Connecticut is serious about promoting clean energy with its mandate to develop 30 MW of solar energy by the year 2020, with customer incentives being either one-time or performance-based. The incentive package for PV equipment in Connecticut consists of solar rebates, net-metering, and tax exemptions, which is covered in more detail here –
The average payback time for a standard-sized solar energy package (5kW) is about 6 years.
Connecticut energy rates are a higher-than-average $0.19/kWh. If you installed a 5kW system you would save approx. $1112 per year on your electricity bill ($93/month).
The state of Connecticut offers a very generous rebate for the installation of roof top solar energy systems up to 10kW. Rebates are limited to $2450 back per kW up to the first 5 kW, than a further $1250 per kW up to a maximum of 10kW – which allows a maximum rebate of $18500 on your PV equipment. It often benefits to get these incentives paid up front, rather than to receive multiple payments paid over time. Going this route might invalid the prospect of receiving energy credits, but that isn’t really a great loss.
Connecticut is one of the states not offering a tax credit for solar energy installations.
The property tax laws in the state of Connecticut have been offering tax exemptions on root top solar panel systems since 1977. All that needs to be done is file a property tax exemption with the board of assessors prior to November 1st in the year wishing to make the claim. Also, in this state, the installation of PV equipment is sales tax exempt.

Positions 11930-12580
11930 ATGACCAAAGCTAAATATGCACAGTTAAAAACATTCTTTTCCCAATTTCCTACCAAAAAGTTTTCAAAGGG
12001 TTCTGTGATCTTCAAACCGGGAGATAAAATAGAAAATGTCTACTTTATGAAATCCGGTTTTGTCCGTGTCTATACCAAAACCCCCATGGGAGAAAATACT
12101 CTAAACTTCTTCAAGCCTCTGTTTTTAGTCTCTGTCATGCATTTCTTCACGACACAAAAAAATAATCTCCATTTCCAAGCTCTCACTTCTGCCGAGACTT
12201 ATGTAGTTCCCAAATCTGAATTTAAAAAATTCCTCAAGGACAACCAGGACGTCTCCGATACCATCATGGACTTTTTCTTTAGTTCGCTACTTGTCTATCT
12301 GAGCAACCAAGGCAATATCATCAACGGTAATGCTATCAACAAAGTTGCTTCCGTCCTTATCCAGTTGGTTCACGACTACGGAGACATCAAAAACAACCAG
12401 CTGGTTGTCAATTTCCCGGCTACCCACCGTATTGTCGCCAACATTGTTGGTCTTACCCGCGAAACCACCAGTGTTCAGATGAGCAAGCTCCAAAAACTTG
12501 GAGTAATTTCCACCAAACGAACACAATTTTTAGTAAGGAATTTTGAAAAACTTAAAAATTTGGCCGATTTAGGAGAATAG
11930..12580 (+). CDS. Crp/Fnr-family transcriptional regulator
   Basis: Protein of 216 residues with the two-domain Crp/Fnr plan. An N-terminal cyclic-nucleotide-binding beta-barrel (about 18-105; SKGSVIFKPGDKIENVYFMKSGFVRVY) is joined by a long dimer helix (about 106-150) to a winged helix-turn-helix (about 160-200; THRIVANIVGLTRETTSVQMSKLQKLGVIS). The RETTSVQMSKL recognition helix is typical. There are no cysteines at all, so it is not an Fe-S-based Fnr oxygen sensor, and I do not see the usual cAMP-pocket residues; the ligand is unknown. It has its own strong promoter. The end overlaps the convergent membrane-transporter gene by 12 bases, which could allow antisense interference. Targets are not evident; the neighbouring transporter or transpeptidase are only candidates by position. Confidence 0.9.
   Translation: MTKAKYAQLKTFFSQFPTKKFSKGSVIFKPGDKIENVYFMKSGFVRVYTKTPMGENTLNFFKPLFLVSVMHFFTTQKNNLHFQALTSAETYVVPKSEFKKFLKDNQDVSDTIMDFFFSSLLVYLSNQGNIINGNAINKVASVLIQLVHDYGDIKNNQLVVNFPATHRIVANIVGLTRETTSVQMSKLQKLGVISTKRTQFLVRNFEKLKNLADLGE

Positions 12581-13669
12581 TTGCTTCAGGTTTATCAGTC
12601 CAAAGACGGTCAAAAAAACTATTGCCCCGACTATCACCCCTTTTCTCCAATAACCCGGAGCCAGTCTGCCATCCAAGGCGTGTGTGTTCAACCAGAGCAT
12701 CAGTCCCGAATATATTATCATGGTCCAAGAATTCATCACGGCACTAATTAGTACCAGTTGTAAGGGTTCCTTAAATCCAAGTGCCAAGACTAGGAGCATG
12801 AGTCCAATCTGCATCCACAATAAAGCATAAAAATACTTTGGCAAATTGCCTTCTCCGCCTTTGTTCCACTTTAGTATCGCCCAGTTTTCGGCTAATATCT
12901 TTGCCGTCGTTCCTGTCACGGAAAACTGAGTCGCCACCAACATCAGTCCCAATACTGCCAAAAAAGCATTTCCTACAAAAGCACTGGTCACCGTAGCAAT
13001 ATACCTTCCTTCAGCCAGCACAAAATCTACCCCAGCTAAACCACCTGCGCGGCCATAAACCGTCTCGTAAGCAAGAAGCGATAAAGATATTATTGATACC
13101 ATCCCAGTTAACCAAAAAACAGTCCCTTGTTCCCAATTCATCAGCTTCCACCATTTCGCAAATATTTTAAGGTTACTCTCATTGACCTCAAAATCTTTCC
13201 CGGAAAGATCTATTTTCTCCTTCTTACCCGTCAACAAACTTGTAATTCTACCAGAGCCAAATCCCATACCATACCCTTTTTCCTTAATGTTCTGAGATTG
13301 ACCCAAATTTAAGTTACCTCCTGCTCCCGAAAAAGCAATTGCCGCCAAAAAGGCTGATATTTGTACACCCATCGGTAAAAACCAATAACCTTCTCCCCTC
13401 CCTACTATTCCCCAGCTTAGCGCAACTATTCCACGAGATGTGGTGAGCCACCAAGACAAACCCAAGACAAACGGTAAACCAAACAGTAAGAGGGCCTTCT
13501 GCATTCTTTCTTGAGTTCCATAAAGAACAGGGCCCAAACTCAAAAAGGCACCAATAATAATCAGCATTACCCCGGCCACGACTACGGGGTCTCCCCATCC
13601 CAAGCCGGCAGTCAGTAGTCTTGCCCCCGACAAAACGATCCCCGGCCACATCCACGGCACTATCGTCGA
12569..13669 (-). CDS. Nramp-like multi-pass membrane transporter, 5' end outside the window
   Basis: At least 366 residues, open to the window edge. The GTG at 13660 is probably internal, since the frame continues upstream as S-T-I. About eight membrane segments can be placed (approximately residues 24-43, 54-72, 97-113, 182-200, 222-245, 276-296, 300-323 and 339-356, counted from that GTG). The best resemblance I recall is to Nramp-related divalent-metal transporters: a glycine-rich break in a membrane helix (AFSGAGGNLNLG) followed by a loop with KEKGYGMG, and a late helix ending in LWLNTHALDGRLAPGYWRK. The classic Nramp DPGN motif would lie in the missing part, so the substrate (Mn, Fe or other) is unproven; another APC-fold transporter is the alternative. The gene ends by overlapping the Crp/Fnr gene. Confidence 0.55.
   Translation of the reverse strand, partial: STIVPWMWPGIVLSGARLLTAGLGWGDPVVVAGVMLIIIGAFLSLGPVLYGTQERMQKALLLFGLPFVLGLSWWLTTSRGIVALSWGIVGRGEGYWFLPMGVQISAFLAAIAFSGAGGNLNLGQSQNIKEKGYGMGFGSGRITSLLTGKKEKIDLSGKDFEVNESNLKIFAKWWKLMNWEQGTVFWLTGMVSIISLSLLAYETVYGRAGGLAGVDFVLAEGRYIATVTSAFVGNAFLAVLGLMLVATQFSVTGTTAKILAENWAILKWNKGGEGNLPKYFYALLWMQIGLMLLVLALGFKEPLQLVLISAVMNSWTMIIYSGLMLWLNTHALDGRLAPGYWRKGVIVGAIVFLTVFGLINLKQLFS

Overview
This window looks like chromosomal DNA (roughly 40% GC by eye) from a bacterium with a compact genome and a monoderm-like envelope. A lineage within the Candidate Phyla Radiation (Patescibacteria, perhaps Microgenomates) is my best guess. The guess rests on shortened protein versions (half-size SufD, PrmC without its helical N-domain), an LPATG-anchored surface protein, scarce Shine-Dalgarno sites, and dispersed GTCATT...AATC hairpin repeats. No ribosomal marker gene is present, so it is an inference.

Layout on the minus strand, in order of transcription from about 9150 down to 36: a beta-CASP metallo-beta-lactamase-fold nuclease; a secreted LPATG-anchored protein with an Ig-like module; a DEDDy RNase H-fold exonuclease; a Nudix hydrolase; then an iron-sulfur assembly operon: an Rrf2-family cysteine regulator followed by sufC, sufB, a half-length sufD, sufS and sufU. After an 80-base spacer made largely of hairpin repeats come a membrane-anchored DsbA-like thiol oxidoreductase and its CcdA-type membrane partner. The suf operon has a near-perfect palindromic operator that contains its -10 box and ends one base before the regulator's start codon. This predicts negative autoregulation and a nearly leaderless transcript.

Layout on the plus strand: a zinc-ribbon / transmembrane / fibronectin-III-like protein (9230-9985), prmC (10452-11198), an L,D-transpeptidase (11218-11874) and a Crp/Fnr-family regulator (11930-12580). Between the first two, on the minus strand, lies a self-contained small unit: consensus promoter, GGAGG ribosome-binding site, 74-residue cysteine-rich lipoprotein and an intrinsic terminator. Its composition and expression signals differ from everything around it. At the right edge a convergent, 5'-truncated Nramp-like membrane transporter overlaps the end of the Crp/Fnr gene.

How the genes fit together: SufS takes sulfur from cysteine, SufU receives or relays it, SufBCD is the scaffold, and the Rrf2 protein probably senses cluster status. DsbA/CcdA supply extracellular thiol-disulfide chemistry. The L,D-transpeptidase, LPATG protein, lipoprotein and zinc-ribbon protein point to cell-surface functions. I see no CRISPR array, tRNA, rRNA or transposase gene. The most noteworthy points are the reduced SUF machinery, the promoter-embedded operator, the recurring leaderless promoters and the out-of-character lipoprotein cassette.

The Renewable Portfolio Standard (RPS) in the state of Connecticut is highly ambitious but can be difficult to understand due to the way renewable energy is classified. Yet, for ease in explaining, the two utilities (United Illuminating Company (CLP) and Connecticut Light and Power (CLP)) are required to provide at least 23% of its energy from renewable sources by the year 2020, which can come from any source of renewable energy, not necessarily solar. Solar root top panels will be become more prominent in Connecticut from the states rebate and net-metering incentives, rather than what is written in the RPS.
Connecticut is able to offer an exceptional net-metering law, meaning that credit is given back to customers for generating power which goes unused. In Connecticut an excess kWh, known as a Net Excess Generation (NEG), is rolled over from month to month until used up. Net-metering is quite straightforward to use for the average homeowner, yet becomes extremely complicated for huge systems (10kW plus).